We develop in vitro and in silico methods to improve understanding of microorganisms, their metabolisms, and their interactions.
Microorganisms play major roles in globally relevant biochemical cycles (e.g., carbon or nitrogen). However the vast majority of Bacteria and Archaea cannot be grown and studied in isolation. We are interested in characterizing the functional contributions of microbial communities. To this end we are developing in in vitro and in silico methods to improve our understanding of microorganisms, their interactions and their metabolism.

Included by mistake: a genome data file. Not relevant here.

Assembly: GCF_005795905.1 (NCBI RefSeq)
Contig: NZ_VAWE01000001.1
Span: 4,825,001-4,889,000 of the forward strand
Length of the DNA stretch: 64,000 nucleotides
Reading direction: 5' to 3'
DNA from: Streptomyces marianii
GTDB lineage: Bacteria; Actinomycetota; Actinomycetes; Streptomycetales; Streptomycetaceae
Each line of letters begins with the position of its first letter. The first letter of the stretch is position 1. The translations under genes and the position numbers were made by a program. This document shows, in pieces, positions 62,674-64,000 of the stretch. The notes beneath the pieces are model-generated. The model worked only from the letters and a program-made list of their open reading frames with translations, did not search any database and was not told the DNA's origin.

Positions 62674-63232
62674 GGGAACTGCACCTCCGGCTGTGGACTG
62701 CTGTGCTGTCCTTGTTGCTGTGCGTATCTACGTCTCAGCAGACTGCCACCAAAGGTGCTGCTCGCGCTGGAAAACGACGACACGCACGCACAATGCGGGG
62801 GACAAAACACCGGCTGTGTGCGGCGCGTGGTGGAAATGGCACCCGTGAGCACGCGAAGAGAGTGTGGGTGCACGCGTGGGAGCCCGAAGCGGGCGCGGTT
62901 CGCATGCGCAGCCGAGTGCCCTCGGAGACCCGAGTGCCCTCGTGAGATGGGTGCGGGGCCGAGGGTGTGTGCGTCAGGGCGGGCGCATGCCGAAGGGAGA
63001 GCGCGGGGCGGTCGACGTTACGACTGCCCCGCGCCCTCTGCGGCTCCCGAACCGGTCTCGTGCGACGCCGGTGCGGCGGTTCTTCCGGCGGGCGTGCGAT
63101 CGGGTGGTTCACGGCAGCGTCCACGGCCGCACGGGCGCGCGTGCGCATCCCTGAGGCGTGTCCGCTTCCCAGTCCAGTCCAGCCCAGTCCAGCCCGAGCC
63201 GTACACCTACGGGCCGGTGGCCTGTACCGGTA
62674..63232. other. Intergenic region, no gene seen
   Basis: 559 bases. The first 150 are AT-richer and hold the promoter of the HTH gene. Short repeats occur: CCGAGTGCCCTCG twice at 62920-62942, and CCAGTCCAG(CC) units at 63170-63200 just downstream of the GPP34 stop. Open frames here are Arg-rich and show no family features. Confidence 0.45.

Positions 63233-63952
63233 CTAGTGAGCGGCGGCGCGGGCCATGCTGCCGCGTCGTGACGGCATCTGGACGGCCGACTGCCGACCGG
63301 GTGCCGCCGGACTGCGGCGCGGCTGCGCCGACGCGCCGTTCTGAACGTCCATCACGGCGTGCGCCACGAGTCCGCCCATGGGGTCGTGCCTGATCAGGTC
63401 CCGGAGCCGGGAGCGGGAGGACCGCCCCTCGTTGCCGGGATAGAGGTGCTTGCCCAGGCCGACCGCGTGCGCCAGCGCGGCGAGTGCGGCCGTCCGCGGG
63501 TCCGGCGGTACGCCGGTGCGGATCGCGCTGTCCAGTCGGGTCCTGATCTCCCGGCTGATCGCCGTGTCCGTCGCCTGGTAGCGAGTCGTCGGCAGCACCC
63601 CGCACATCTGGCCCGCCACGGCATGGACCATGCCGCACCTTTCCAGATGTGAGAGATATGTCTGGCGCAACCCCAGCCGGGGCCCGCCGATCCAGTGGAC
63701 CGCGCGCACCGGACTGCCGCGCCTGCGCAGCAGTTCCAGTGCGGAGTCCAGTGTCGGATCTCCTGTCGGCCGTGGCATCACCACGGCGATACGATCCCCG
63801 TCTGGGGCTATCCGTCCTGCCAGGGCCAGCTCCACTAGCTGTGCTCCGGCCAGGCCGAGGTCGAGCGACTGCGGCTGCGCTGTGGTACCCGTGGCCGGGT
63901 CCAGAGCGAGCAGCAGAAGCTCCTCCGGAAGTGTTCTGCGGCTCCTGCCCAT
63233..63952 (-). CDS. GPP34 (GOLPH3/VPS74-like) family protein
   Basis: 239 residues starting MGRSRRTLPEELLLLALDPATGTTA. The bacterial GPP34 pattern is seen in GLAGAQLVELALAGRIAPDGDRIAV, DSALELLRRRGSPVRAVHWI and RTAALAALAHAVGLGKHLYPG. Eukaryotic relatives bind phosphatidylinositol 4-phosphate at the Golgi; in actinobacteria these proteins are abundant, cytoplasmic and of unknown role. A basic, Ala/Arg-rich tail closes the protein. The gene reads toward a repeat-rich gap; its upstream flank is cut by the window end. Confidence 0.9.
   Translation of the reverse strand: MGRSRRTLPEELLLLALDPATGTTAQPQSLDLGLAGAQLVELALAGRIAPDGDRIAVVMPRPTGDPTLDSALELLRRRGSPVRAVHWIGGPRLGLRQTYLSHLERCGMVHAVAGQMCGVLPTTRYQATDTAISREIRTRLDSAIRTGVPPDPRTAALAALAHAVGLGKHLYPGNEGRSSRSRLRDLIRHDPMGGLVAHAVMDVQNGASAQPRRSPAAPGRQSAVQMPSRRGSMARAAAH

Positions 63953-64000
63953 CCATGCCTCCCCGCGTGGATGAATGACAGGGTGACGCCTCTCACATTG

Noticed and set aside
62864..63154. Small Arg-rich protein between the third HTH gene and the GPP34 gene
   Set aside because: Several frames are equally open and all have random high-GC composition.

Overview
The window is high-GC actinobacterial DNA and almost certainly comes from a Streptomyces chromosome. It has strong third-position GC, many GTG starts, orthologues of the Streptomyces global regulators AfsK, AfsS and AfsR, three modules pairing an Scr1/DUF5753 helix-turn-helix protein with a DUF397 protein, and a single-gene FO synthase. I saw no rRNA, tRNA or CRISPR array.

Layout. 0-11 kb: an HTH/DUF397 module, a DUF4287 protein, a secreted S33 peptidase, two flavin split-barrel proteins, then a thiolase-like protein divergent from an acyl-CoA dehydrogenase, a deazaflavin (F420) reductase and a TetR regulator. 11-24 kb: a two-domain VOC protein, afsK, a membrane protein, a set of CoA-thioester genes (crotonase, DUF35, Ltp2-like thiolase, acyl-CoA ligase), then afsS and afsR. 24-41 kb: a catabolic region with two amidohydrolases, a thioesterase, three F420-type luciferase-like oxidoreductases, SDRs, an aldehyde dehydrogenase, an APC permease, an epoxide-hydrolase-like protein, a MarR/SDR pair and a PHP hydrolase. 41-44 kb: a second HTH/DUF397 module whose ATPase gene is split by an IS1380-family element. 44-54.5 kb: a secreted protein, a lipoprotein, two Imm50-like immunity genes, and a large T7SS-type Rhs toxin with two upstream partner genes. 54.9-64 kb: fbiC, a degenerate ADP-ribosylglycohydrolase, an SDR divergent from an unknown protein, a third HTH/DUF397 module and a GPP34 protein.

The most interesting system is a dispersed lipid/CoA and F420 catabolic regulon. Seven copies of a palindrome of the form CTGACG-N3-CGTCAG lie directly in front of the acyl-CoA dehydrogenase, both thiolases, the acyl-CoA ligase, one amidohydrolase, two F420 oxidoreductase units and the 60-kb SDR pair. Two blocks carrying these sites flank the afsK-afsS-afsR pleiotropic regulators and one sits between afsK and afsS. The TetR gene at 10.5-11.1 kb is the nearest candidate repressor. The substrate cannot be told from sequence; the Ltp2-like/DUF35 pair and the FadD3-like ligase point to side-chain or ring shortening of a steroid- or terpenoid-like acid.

The methods we devise and tools we employ span a wide field. The in vitro methods range from the construction of stable microbial consortia to high quality DNA sequencing and the in silico methods range from ultra-high-throughput annotation of environmental sequence data to metabolic model construction.